The Unofficial, Disputable Marvel Movie Rankings: Evan Saathoff Edition

Evan spoke with mad scientists and found a different consensus.

It seems as though every movie fan on the planet has put together one of these lists ranking the Marvel movies. That alone gives me reason enough to get off my high horse and join in, even though I'm honestly not big on ranking things and feel my choices could change at any minute. Nevertheless, let the following list be etched into my tombstone as opin-yo-fact for all time.

I'd like to add that I'm not including The Avengers. To me that feels like a slightly different deal than the rest of these. It would be number one, though.

The Incredible Hulk

Very little of this film generates any excitement for me at all. Even as a snore-fest I endure for a couple scenes of Hulk action, I can't justify watching it ever again. And with Edward Norton's Bruce Banner replaced by Mark Ruffalo, I have to go even harder out of my way to remember that this counts as a Marvel movie at all. It's the only one that feels generic and on par with other mid-level comic book films.


Charmed by casting and some surprisingly effective comedy beats, I was big on Thor when it first came out. Since then I have cool considerably, largely because the film is a lot more boring the second time around. And puny. It's almost like a local theater version of the Marvel films we have today.

Iron Man

Iron Man still has a lot of the charm that made it so popular in the first place, but now you can get all that charm and more in much better films, significantly eliminating any urgency to watch this one again, unless you're interested in revisiting Terrance Howard's version of James Rhodes or Jeff Bridges' surprisingly sinister Obadiah Stane. I don't think Iron Man is bad, necessarily, just that it's been replaced.

Iron Man 2

This movie is a mess. But I prefer a crazy movie that doesn't work to a boring movie that does. There's too much good here to dismiss: The Party scene. Mickey Rourke's almost completely nonsensical Whiplash character. Tons of awesome Sam Rockwell action. Gary Shandling's metamorphosis into a pre-death taxidermy project. All great. And while the story certainly isn't one of Marvel's best, I like that it still stems from character, in this case Tony Stark being an out-of-control dick.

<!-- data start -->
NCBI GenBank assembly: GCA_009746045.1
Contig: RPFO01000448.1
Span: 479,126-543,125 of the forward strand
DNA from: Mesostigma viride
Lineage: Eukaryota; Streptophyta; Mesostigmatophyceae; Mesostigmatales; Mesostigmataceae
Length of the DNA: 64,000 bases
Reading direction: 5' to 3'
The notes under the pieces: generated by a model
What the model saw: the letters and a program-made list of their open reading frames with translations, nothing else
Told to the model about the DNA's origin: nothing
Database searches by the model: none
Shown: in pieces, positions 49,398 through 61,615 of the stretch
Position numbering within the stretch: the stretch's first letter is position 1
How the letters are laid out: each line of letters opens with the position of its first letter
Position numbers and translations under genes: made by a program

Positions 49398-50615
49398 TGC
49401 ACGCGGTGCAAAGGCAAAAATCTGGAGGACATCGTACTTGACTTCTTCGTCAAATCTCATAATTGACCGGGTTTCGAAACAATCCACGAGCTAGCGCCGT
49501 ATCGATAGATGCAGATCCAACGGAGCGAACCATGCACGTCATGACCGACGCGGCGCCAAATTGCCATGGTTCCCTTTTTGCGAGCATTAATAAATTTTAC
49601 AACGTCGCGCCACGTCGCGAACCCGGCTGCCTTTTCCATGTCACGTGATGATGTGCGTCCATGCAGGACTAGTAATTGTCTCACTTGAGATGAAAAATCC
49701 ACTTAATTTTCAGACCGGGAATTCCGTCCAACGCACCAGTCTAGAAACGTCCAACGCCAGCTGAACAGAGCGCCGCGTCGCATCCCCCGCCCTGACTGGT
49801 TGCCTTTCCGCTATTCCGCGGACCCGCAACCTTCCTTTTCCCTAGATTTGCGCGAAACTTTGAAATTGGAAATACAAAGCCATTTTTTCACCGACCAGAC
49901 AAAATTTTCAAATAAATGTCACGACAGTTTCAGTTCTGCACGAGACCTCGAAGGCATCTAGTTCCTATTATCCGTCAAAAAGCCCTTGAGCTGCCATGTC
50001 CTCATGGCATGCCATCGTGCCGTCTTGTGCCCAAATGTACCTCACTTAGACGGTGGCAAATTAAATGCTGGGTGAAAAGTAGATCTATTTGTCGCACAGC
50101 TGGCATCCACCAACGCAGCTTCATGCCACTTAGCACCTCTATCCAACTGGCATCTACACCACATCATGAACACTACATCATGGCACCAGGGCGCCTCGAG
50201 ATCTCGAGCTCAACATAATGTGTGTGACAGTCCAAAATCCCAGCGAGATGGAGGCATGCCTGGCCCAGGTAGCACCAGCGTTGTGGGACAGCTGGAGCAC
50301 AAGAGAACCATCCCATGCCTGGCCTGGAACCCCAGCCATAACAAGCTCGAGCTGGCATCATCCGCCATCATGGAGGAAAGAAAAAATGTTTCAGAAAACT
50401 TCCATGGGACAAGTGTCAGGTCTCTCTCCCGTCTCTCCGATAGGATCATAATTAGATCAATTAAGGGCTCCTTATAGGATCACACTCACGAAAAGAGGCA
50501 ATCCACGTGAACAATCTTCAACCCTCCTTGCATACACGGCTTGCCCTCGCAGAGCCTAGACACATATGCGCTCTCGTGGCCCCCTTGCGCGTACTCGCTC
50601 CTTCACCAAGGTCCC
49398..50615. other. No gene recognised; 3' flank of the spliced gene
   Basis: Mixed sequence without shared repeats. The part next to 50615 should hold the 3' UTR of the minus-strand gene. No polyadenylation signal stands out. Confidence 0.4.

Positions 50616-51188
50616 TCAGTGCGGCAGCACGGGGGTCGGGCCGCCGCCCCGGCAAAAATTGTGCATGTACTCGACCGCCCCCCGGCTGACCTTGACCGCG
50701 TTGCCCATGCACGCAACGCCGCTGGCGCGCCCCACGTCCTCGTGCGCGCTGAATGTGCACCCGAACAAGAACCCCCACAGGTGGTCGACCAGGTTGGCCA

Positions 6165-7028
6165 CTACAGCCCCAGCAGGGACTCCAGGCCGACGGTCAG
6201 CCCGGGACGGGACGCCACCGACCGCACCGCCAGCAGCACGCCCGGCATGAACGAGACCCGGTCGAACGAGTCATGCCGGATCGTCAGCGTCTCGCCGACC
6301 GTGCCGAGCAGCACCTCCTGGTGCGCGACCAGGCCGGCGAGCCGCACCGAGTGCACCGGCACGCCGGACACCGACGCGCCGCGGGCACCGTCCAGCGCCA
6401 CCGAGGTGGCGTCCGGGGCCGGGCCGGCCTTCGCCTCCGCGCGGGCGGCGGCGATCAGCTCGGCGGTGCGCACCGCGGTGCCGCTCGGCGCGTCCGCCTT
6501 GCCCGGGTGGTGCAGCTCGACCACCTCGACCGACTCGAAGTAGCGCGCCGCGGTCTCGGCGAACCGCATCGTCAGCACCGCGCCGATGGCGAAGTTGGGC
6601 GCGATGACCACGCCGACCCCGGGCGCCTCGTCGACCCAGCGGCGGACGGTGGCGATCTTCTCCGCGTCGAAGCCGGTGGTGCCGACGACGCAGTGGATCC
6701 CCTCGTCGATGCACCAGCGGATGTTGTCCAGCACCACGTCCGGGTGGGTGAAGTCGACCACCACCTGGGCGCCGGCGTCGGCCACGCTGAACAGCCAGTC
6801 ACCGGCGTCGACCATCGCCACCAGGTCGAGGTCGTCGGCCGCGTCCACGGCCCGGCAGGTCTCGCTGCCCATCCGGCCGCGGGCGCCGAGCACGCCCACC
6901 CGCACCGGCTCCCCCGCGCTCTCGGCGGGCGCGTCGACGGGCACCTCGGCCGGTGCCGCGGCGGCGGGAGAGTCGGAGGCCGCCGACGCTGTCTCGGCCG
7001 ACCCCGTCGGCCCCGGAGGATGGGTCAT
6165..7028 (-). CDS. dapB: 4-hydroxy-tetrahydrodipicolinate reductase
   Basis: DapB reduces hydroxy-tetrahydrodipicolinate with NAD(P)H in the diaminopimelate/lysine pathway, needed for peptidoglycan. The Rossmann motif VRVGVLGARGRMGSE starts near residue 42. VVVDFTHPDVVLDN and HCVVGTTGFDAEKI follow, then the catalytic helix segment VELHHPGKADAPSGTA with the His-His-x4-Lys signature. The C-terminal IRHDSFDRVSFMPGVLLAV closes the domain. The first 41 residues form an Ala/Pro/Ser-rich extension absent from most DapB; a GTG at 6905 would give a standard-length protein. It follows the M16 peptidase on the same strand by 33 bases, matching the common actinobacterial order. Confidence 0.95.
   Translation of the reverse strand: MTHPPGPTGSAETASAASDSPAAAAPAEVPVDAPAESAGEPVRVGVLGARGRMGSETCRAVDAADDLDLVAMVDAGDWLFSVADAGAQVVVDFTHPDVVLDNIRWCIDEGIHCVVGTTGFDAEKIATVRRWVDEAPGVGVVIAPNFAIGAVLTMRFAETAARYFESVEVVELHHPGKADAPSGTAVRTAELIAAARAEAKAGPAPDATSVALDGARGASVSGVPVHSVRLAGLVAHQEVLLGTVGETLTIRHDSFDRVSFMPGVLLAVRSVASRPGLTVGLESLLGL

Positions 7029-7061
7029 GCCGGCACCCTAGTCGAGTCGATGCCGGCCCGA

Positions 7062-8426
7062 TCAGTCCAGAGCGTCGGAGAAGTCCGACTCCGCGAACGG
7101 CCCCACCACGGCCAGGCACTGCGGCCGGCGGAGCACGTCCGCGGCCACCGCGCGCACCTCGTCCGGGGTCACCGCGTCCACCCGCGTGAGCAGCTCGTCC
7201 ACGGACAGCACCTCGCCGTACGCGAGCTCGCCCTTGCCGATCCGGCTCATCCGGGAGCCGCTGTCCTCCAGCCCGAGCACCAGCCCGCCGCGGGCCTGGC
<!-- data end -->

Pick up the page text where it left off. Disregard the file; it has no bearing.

Thor: The Dark World

I just watched this for a second time last night. Had I made this list yesterday, I automatically would have put it higher than Captain America. But upon a second viewing, I see that while super entertaining and fun, it's no longer as engrossing or memorable as I once believed. Excluding the big planet-hopping finale, Thor: The Dark World works more like a fun time hanging out with old pals than a vital movie in and of itself.

Captain America: The First Avenger

This is easily the most heartfelt Marvel movie, which ends up counting for a lot over time. If the montage-heavy second half were anywhere near as good as the first I would love it unconditionally. As it stands, I think I just really like it unconditionally. I also think Red Skull might be the best onscreen Marvel villain yet.

Captain America: The Winter Soldier

More than anything, I can't believe what an incredible action movie this is. Without sacrificing character or story The Winter Soldier provides a near constant stream of heavy-hitting, well-shot action set pieces that remind you of films way outside the comic book movie spectrum. On top of that, its Captain America-Black Widow-Falcon team-up stuff during the second half makes the film feel at times like a mini-Avengers movie. And for the first time ever, Nick Fury actually gets to do something cool. Not just cool, even - he gets what I consider to be the film's best action sequence. I'm still not certain how well the conspiracy plot will play on repeat viewings, but as of right now, this represents the best of what these movies can do, both for character and for the larger cinematic universe they explore.

Iron Man Three

Everything I just said about Captain America: The Winter Soldier would indicate a cozy place at the top of my list, but that honor goes to Iron Man Three. I've seen this film three times, and I love it just as much now as I did a year ago when it first came out. I get a kick out of everything about it: The action, the further evolution (and satisfying completion, seemingly) of Tony Stark's story, the villain, the dumb kid, the harder edges provided by a highly recognizable Shane Black, the big Mandarin surprise - everything works in a way more attuned to my personal tastes than the way everything works in The Winter Soldier. It's an Evan Saathoff all-timer.